If you want to see a film that makes you believe that all is right with the world, that discrimination, racism and the class system are problems that were resolved 100+ years ago with a bit of song and dance and hugging, then this is the film for you.
I went in to this film knowing nothing about it except that it starred Hugh Jackman and primed by several friends who had raved about it on social media. The first surprise came around ten minutes in when the characters began to sing – ah, it’s a muscial, let’s hope it’s a La La Land rather than a Dreamgirls kind of musical. The next surprise was that it is based on the life of PT Barnum, the ‘inventor’ of show-business and the art of the hustle (or the artful hustle).
Through swift montages and a few catchy songs, we see Phineas Taylor Barnum (Ellis Rubin) as the poor child of a tailor (Will Swenson), befriending wealthy Charity (Skylar Dunn). He ends up living on the streets after the death of his father but full of dreams of adventure. With a pirouette and some stardust, Barnum becomes a rather mature-looking for a 19 year old Hugh Jackman who marries a winsomely grown-up Charity (Michelle Williams). They dance and sing and have two equally winsome daughters, Caroline (Austyn Johnson) and Helen (Cameron Seely).
The story line is a grand arc. PT is poor but wants to give Charity an opulent life, even though she very clearly states it is not what she wants. He loses his job and, after spying a few people with physical abnormalities, borrows money to set up a museum of the strange and macabre. A chance comment from Caroline, or maybe Helen, prompts him to hire real life people who are ‘human oddities.’
Through this, we see a range of diverse characters; Lettie (Keala Settle) is bearded; Tom Thumb (Sam Humphrey) is short-statured; Anne (Zendaya) and WD (Yahya Abdul-Mateen II) are people of colour; Chang (Yusaku Komori) and Eng (Danial Son) are the conjoined twins about whom the term ‘Siamese twins’ was coined. There is a very tall man, a fat man, a ‘dog boy’ with hair all over his body, a tattooed man and various other characters who sing and dance in the background but have no real role.
I know this is a musical but I had a strong sense of it skating over the truth of the story to give us Barnum as an ‘everyman’ who is really ‘just like us’: ambitious and misguided but good-hearted and open to learning lessons about joy and the importance of family over career. Wrapped up in catchy and contemporary song and dance routines, it’s easy to ignore the lack of voice or story for any characters except Barnum and his business partner, not James Bailey but fictional toff Philip Carlyle (Zac Efron).
Barnum seems to represent newly republican America where anyone can make their fortune and, in doing so, change the world. Troublingly, he is the America of fake news and capitalism, contrasted cinematically with the stuffy, racist privilege of those with inherited wealth. Barnum and Carlyle learn lessons of acceptance, particularly of Anne who Carlyle, like Mr Darcy, has an infatuation for “against his better judgement.” Set at a time when slavery was still rife in the south, this seems an outrageous trivialisation of a profound and continuing problem.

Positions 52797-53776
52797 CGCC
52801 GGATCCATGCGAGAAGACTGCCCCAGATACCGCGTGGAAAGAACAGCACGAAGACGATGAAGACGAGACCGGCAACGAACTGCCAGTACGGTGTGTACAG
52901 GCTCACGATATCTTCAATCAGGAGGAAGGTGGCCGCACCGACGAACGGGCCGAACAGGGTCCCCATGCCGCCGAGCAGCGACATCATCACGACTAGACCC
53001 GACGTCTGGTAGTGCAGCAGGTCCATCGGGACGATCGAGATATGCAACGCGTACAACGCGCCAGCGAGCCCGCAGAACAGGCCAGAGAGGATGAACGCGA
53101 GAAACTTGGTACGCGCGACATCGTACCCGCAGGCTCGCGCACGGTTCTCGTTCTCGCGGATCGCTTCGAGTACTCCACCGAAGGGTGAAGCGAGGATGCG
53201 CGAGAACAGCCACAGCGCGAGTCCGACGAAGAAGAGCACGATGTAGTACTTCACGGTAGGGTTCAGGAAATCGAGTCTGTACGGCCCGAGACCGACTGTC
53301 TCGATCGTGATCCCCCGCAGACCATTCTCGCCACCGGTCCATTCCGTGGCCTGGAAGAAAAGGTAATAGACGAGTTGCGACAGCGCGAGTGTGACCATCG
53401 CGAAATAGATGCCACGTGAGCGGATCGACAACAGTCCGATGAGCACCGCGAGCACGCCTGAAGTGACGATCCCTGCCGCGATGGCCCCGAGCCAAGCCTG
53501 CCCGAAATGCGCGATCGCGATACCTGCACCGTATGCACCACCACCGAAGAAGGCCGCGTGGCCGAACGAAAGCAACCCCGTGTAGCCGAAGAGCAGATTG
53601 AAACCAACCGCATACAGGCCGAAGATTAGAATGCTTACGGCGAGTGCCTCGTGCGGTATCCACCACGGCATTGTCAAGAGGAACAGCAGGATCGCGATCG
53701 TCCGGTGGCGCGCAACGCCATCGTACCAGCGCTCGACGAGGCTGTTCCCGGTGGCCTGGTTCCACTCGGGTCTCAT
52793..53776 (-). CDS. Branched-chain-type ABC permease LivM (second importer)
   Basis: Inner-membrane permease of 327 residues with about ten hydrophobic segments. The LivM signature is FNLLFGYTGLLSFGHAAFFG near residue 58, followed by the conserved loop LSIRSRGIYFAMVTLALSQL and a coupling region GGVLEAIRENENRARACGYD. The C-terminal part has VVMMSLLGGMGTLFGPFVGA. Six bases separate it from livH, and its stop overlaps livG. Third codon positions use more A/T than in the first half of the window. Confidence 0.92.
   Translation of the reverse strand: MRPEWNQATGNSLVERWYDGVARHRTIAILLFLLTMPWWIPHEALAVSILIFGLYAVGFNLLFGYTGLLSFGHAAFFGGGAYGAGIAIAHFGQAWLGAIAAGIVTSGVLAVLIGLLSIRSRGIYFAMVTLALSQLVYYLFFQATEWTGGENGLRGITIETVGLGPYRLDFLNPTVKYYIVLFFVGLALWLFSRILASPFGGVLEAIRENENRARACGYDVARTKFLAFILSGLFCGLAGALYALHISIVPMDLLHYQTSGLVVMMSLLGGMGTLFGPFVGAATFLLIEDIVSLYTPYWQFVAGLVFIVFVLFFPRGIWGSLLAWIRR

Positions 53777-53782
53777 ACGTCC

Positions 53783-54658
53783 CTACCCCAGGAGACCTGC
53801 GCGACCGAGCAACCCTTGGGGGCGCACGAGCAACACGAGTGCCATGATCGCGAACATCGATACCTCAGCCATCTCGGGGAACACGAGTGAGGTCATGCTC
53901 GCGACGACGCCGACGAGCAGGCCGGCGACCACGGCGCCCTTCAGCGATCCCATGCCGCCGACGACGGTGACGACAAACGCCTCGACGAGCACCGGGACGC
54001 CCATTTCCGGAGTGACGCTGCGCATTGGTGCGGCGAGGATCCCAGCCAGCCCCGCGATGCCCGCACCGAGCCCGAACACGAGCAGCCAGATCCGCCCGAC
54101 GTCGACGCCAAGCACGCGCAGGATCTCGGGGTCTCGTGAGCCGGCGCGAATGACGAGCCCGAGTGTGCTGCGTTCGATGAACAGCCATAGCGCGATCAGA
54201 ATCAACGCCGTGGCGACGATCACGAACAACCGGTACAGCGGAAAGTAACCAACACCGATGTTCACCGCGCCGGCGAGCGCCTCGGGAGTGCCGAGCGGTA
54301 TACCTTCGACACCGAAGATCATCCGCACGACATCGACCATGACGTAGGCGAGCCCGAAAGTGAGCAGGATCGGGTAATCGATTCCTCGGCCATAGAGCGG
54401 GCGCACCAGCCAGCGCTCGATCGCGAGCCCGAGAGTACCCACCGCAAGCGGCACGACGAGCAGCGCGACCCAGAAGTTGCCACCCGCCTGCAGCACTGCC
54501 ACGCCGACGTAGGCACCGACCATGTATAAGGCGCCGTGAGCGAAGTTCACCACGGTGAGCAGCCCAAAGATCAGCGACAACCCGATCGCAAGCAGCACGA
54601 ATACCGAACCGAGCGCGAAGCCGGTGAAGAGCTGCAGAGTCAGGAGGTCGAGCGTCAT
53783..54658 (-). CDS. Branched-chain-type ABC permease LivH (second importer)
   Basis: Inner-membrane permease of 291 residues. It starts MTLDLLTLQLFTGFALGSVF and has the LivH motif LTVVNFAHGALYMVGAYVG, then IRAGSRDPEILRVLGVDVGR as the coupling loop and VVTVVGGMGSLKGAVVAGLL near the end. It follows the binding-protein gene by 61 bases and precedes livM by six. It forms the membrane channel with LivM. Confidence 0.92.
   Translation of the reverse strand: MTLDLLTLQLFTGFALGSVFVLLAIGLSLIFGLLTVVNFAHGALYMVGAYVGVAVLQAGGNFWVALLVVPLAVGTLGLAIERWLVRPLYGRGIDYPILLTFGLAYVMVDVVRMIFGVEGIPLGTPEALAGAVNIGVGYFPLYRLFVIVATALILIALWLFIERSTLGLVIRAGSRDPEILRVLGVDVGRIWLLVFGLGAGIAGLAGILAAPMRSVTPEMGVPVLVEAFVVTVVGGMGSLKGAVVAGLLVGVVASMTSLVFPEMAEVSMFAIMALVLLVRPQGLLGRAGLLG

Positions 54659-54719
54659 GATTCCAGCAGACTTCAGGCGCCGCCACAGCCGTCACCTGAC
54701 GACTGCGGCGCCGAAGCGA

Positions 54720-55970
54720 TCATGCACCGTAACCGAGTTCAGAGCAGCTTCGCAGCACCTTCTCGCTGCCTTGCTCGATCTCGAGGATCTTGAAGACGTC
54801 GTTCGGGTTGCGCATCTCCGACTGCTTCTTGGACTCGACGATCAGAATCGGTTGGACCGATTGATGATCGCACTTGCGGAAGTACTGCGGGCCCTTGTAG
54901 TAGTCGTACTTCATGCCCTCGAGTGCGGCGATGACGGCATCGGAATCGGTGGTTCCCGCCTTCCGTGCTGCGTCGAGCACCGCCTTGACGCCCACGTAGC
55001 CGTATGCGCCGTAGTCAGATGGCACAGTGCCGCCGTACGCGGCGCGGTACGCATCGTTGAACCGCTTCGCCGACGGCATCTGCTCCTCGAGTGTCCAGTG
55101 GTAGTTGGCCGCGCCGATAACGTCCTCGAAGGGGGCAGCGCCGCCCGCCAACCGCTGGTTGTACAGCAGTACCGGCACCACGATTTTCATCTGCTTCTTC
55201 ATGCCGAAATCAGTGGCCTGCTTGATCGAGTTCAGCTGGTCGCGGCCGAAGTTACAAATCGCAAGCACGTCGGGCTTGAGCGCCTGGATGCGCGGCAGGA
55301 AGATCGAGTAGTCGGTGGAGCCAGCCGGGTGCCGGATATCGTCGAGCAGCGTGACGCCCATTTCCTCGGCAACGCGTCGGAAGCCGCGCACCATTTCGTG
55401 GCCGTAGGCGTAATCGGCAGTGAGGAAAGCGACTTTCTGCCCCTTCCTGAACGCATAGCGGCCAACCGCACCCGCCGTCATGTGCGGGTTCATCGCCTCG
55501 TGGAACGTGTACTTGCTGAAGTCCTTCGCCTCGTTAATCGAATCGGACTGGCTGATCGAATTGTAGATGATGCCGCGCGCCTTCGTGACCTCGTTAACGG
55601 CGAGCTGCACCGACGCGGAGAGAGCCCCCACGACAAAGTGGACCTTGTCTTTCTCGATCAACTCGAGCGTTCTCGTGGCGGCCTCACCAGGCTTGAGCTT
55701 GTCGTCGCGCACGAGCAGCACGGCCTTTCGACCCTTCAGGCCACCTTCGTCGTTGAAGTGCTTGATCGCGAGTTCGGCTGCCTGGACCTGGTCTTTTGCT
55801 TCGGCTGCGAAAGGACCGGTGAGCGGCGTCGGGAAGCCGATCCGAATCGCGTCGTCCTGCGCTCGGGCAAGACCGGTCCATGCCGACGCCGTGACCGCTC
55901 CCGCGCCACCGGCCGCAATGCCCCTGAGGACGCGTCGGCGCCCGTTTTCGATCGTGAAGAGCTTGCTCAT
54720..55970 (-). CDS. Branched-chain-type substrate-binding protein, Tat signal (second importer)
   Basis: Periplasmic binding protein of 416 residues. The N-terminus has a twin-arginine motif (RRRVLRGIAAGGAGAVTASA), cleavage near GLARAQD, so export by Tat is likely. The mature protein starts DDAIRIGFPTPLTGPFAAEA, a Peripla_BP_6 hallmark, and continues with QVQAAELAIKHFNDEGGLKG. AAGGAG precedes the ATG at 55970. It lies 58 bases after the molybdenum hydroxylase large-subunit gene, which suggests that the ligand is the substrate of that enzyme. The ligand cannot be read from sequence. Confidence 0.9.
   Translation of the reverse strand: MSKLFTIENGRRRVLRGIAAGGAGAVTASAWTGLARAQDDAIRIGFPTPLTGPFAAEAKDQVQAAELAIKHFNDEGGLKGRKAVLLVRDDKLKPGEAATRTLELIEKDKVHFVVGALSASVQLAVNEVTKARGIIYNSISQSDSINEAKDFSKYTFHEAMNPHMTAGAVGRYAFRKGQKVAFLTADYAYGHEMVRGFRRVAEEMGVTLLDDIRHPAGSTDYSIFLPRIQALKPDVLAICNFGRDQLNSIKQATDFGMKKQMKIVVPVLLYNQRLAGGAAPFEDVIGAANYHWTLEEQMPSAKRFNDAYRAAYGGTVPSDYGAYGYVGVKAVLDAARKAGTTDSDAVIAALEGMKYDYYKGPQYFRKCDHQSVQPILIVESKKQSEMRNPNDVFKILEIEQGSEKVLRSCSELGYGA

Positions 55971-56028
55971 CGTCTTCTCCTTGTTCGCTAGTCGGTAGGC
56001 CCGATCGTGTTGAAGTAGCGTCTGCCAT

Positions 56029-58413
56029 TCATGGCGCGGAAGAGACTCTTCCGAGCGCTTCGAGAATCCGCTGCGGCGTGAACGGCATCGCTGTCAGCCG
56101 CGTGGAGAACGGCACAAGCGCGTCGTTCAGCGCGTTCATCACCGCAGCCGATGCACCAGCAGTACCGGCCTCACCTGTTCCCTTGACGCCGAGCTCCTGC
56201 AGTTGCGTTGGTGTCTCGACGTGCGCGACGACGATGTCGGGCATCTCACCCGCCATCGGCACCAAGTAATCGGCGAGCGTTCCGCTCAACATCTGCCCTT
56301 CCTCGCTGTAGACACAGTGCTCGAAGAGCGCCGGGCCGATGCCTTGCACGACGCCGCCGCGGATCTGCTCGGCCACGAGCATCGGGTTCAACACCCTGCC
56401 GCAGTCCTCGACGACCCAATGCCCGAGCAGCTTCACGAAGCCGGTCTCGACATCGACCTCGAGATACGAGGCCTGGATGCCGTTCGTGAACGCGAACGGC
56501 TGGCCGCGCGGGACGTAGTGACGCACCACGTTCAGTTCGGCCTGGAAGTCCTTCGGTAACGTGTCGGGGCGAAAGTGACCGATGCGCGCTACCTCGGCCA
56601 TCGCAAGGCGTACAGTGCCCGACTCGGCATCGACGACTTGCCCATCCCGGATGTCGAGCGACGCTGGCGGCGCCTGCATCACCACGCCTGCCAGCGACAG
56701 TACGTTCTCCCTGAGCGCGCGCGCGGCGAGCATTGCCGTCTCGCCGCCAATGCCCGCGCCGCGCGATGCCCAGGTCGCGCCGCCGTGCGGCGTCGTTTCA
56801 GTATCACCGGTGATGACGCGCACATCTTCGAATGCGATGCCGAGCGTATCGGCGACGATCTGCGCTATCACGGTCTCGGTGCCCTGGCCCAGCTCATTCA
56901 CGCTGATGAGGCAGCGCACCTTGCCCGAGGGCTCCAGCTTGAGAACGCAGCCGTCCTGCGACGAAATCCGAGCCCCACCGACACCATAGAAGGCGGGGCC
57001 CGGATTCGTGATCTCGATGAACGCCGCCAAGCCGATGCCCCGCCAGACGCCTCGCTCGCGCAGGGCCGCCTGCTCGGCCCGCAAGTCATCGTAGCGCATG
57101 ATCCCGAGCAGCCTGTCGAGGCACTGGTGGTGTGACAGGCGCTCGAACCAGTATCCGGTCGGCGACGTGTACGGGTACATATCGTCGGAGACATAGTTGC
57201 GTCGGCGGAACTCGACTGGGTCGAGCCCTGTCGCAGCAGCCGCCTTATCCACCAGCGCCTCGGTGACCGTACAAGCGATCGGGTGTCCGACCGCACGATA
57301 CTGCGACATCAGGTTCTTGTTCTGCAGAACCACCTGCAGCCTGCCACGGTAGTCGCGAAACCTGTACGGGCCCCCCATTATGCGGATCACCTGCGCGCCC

It worries me that so many people love this movie. It mischaracterises Barnum as a lovable rogue. Let’s not forget that his first human exhibit was 80 year old blind, mostly paralyzed slave Joice Heth, who he ‘leased’ for a year, using a loophole in the law that banned slavery in New York. Exhibiting her as the 160 year old nurse of George Washington, on her death a few years later he staged a public autopsy to (unsuccessfully) disprove claims that her age was a hoax. Although a philanthropist and politician, Barnum in real life seems to have been largely driven by a desire for fame and profit.
There are some minor spoilers in the next paragraph so don’t read on if you want to see this movie.
The story line with Swedish opera singer Jenny Lind (Rebecca Ferguson) also doesn’t ring true. Barnum is drawn to her as she sings of her own ambitions for fame and she at first reluctantly embarks on a tour with him. This is shown as a huge ‘make or break’ gamble for him and we are left in no doubt that a romantic entanglement between the two is likely, if not an immediate reality. She then belies her characterisation as an artist driven primarily by philanthropy and a commitment to social justice by quitting the tour after Barnum, misguided family man that he is, spurns her advances, leaving him bankrupt.
In reality, the tour was a huge success with Barnum earning around US$14.5 million in today’s money and more than Lind did. She completed 92 shows with him then continued to tour on her own, uncomfortable with his focus on profit over people. How Lind is depicted does a disservice to her and limits her to the stereotype given to so many secondary female characters, that of fickle temptress.
Like La La Land, The Greatest Showman is full of catchy tunes, clever choreography and the sometimes anachronistic juxtaposition of musical eras. Like The Sound of Music, it turns a real-life horror into family-friendly entertainment. Like every other Hollywood movie, it pushes the stories of women, people of colour and people with diverse physicalities to the sidelines while we watch two white blokes sing and dance their way to just a little bit more inclusiveness. Bless.
Have you seen this film? Let me know your thoughts in the comments below.